Without mentioning any names (cough, Audi A7, ahem, BMW 6 Series Gran Coupé), Mercedes refers to the four-door CLS as a “template for numerous copycat designs” and expects this wagon variant to be the same again. It might have a point. It has had to scratch quite hard to uncover this particular niche, but with a healthy selling price, no niche is too small, if you can reduce development costs by borrowing from elsewhere within the range.

That is precisely what the Shooting Brake does, adding little other than taller bodywork to the rear of the four-door CLS, which itself borrows rather heavily from an E-Class that was renewed not long before the Mk2 CLS’s 2010 introduction.

Matt Saunders Autocar

Matt Saunders

Chief tester
Big boned? Be wary of whacking your hips or shoulders on entry

We’re still unconvinced that this generation of CLS matches the sleekness and elegance of its predecessor, but the Shooting Brake is arguably an improvement on the saloon. “Every genuine car legend appeals equally to the heart and mind,” says Mercedes CEO Dieter Zetsche, apparently without any intent to exaggerate.

We wouldn’t put a CLS in the ‘legend’ bracket in its appeal, but it’s attractive enough. The rear overhang borders on the clumsy, in the view of some testers, but just as many were won over by the smooth grace of the upper window line.

The CLS Shooting Brake is the largest car spawned from this platform. Significant use of aluminium in its panels aims to hide that from the scales. It’s just 44mm short of being a five-metre-long car, and 16mm longer than the four-door. Neither E-class saloon (4868mm) nor estate (4895mm) broaches 4.9m, so it is perhaps no surprise that the CLS has a boot capacity of at least 590 litres.

Beneath the skin, the CLS rather more closely mirrors the mechanical layout of the E-Class. Three engine options – two diesels and one petrol – make up the range. Ours was the more powerful diesel, the CLS 350 d. All engines are mated to a seven-speed automatic transmission except the 350 d which is fitted with a nine-speed auto. Suspension is three-link at the front, multi-link at the rear, and while coil springs are standard all round on the CLS saloon, air springs are standard at the rear on Shooting Brakes (with all-round air an option).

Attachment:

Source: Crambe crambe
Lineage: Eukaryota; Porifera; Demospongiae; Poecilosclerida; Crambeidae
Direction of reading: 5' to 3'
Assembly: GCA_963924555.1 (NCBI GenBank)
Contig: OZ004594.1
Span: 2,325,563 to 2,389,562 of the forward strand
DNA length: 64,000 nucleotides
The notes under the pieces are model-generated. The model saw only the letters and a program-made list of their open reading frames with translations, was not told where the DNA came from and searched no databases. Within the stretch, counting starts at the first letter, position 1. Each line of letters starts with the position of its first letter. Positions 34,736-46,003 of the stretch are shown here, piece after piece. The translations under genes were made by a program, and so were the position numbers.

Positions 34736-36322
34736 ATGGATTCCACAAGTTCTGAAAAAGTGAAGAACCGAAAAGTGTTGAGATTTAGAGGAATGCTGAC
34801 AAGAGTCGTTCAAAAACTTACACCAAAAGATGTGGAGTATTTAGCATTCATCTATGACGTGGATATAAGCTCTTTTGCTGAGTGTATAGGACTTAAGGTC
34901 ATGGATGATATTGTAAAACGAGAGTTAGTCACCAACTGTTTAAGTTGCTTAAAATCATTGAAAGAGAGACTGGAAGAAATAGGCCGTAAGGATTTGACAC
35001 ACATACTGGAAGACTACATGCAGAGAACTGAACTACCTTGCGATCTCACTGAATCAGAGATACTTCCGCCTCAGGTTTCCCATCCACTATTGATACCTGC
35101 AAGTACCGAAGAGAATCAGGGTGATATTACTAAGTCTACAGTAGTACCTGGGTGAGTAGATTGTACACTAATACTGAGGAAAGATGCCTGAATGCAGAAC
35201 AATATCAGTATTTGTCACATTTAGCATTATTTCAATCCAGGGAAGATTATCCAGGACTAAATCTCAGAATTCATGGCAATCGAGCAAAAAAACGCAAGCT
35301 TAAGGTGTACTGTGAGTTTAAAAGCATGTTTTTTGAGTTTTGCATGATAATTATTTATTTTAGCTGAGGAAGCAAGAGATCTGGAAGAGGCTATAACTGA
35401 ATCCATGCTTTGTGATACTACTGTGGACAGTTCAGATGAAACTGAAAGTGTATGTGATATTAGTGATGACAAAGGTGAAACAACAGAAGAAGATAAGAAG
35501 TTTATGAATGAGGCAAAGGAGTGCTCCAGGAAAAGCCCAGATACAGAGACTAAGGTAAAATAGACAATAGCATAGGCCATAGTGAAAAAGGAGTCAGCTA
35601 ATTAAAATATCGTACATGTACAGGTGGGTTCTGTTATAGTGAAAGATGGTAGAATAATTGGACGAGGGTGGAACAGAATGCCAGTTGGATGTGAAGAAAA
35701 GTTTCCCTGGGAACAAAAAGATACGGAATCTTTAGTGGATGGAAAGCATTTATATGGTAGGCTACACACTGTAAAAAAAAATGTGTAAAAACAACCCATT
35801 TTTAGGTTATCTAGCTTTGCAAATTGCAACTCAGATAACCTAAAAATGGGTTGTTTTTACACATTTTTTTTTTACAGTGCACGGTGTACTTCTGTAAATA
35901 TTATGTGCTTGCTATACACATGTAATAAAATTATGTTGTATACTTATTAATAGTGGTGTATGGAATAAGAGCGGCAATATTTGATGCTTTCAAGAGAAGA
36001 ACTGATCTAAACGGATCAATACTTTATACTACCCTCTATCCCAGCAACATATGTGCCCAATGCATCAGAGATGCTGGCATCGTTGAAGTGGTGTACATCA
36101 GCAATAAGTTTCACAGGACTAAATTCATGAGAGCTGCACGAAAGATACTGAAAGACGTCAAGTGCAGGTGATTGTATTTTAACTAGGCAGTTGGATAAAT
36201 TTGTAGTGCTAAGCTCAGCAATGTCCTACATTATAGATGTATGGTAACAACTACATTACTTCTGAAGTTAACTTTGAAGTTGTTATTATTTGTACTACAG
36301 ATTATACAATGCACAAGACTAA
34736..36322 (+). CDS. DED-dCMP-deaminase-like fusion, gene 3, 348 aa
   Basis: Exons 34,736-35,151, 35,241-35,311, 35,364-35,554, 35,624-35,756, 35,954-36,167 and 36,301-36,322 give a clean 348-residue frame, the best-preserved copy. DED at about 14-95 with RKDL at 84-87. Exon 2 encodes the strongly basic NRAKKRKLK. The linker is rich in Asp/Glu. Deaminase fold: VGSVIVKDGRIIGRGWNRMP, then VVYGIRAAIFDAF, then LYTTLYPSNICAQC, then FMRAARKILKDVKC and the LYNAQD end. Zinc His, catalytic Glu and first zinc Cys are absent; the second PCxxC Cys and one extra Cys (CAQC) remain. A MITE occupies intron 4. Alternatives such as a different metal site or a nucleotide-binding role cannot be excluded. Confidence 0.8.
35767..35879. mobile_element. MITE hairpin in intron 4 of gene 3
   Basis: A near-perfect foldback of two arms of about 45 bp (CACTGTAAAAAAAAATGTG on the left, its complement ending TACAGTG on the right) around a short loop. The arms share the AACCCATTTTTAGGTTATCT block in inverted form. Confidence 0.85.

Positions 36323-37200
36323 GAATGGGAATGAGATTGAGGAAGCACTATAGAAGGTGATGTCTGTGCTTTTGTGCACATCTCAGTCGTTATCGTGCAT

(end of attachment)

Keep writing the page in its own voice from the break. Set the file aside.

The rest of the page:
Find an Autocar car review

Driven this week

  • Volkswagen Passat Alltrack 2.0 TDI 4Motion front view
    First Drive
    17 February 2017
    Latest Passat Alltrack is one of the best examples of that most inoffensive of things, the all-seasons estate
  • 2017 Hyundai i30 1.0 T-GDi 120 SE Nav front view
    First Drive
    17 February 2017
    A UK drive in the Hyundai i30 reveals a rounded and capable hatchback, but not one to challenge the class best
  • Peugeot 5008
    First Drive
    16 February 2017
    Handsome seven-seater offers a smart interior with certain key practicality benefits, but it’s a slightly mixed bag to drive.
  • Car review
    15 February 2017
    The fifth-gen Discovery is simply one of the world's most capable cars, even with the addition of a 2.0-litre engine
  • Tesla Model X
    Car review
    15 February 2017
    The electric propulsion pioneer takes aim at the seven-seat SUV market